Croquet, the genteel pastime of family and friends, is played on the verdant lawns of a warm summer night – the conversation light and playful, just like the game.
For the croquet community, however, it is as intense a sport as any other.
On Saturday, the bocce courts at Delaware Park off Parkside Avenue had wickets sticking out of the ground, which had been manicured to croquet standards. People dressed in all white silently rested their hands on mallets, their faces stern with strategy.
This weekend, the competition is thick as the Buffalo Croquet Club hosts its Inaugural 6-Wicket Invitational, which began Friday and will end Sunday. The event has attracted some of the world’s top-ranked players and presidents from the croquet clubs of Bermuda, Rochester and New York City.
Since it formed in the late 1990s, the Buffalo Croquet Club has been playing 9-wicket croquet, a style unique to the city. This year, it adopted the nationally recognized 6-wicket style, which is regulated by the U.S. Croquet Association. This helped tournament manager Ryan Thompson garner interest.
“It’s fantastic,” he said after winning a match. “We’ve overcome everything and defied the odds to bring the tournament together. I think everyone is extremely happy, and we’re already gearing up for next year.”
Thompson, an Elmwood Village resident, said next year’s tournament will be held Aug. 4-6. He originally thought about bringing an invitational to Buffalo after playing in one hosted by Rochester’s club last year. He and Buffalo Croquet Club president Bill Rupp made it a reality by sending out emails and reaching out to contacts.
Before moving back to his hometown of Buffalo, Thompson lived in New York City and was part of the New York Croquet Club, which plays in Central Park.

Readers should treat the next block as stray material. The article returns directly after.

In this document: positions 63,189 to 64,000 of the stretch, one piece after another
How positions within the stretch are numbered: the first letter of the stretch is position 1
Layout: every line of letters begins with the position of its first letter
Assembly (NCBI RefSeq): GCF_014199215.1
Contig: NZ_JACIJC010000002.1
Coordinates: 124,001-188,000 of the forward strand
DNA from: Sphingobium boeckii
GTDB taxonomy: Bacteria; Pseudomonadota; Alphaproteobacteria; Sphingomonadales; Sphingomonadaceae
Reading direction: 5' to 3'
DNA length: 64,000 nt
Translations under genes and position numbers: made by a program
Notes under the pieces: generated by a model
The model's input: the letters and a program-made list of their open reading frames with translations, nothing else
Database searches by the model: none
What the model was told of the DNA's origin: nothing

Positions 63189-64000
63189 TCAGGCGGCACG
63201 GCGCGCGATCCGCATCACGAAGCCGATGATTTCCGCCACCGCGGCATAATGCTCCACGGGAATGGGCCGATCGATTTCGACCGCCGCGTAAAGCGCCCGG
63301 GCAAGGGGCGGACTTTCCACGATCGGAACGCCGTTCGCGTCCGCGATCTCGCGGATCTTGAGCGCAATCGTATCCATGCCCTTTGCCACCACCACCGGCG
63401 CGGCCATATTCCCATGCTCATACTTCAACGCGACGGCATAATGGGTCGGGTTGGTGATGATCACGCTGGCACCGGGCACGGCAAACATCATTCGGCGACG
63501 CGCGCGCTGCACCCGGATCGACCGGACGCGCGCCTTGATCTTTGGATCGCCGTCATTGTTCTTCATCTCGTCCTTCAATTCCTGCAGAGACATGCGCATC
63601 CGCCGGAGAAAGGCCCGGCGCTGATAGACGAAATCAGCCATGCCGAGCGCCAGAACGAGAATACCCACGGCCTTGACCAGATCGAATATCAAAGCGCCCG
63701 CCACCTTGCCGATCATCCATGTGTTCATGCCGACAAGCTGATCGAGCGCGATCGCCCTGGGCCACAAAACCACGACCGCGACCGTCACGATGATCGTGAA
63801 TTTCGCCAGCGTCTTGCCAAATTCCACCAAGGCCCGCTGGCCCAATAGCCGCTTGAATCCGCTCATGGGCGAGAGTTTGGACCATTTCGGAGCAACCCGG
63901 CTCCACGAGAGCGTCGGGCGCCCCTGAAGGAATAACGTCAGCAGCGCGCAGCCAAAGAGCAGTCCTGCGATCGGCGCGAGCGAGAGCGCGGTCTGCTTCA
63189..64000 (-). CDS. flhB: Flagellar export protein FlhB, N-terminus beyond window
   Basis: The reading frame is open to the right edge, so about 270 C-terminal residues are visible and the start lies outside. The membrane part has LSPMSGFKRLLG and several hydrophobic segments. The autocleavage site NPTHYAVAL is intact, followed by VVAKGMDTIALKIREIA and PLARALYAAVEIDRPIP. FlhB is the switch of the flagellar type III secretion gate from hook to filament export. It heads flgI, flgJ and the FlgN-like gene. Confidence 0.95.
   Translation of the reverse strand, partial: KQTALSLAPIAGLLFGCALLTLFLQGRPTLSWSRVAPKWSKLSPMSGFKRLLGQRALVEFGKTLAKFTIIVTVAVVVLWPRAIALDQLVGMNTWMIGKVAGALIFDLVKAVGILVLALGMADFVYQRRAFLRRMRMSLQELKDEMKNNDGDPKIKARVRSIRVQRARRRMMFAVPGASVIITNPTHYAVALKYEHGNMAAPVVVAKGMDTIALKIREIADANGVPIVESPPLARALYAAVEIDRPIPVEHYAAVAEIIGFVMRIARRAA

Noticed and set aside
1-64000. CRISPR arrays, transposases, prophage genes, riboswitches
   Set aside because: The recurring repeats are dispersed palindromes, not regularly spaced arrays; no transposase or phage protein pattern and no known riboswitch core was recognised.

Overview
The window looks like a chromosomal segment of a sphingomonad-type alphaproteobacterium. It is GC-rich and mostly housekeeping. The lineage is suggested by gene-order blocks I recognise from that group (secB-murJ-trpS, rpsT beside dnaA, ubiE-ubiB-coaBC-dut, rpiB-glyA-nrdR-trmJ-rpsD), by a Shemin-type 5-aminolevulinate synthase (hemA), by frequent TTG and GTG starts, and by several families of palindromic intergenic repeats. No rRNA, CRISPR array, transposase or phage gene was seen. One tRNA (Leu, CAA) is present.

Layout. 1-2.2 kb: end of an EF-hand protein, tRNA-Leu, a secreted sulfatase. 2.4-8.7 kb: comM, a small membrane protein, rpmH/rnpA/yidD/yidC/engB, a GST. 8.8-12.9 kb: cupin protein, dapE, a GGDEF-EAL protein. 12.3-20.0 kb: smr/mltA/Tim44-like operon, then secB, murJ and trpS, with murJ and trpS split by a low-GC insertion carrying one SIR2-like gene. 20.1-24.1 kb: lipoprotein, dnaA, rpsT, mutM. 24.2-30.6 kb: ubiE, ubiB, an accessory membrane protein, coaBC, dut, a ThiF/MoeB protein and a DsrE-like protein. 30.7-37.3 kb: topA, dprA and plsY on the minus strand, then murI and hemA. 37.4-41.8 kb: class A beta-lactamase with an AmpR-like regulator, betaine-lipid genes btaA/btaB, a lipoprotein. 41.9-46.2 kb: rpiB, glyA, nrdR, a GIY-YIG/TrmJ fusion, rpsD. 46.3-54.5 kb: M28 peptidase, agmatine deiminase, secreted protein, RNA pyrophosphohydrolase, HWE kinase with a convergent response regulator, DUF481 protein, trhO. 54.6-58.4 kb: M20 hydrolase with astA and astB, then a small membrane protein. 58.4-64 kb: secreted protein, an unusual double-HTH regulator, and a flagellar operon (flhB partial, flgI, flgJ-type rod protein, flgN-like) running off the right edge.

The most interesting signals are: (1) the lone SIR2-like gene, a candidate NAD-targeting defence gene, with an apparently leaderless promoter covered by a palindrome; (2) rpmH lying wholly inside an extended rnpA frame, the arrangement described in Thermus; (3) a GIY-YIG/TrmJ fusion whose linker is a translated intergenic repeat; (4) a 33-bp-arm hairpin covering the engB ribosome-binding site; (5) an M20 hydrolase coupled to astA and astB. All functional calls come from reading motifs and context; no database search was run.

“A lot of people know each other in this niche croquet world,” he said. “A lot of us are lifelong friends, and I knew that if we did this inaugural tournament here, that we’d have a lot of friends to support us. And some of them happen to be the best players in the world.”
Among the 29 players was Johnny Osborn, one of the country’s best players and the son of the late Jack Osborn, founder of the U.S. Croquet Association.
“You know, it’s absolutely awesome that Buffalo has started a club with so much enthusiasm,” said Osborn, who lives in West Palm Beach, Fla. “We have players in this tournament ranging from 10 years old to 90 years old. It doesn’t get any better.”
The 10-year-old is Ty Mortman, who traveled here with his mother, Sunghee Ahn, from West Palm Beach, Fla.
“My mom got me into it,” he said.
Both have been playing golf croquet for three years and 6-wicket for 10 months, since Ahn was introduced to it by an acquaintance. Now she and her son are members of the National Croquet Center in West Palm Beach, which sends emails about various state tournaments. This is the first one they’ve played out of Florida.
“I wasn’t really good or into it, but I wanted to play with my son,” she said. “This game, there’s no gender difference, no age limitation. You can play with a grandmother, you can play with a son. And then you can play forever.”
Paul Neubecker of Inwood Place said the tournament was the most fun he’s had in a long time. The Buffalo Croquet Club member said the world-class players make it look easy.
They may have a chance to play together again.
“The community is ripe for croquet,” Osborn said, “and I hope to be here many years from now.”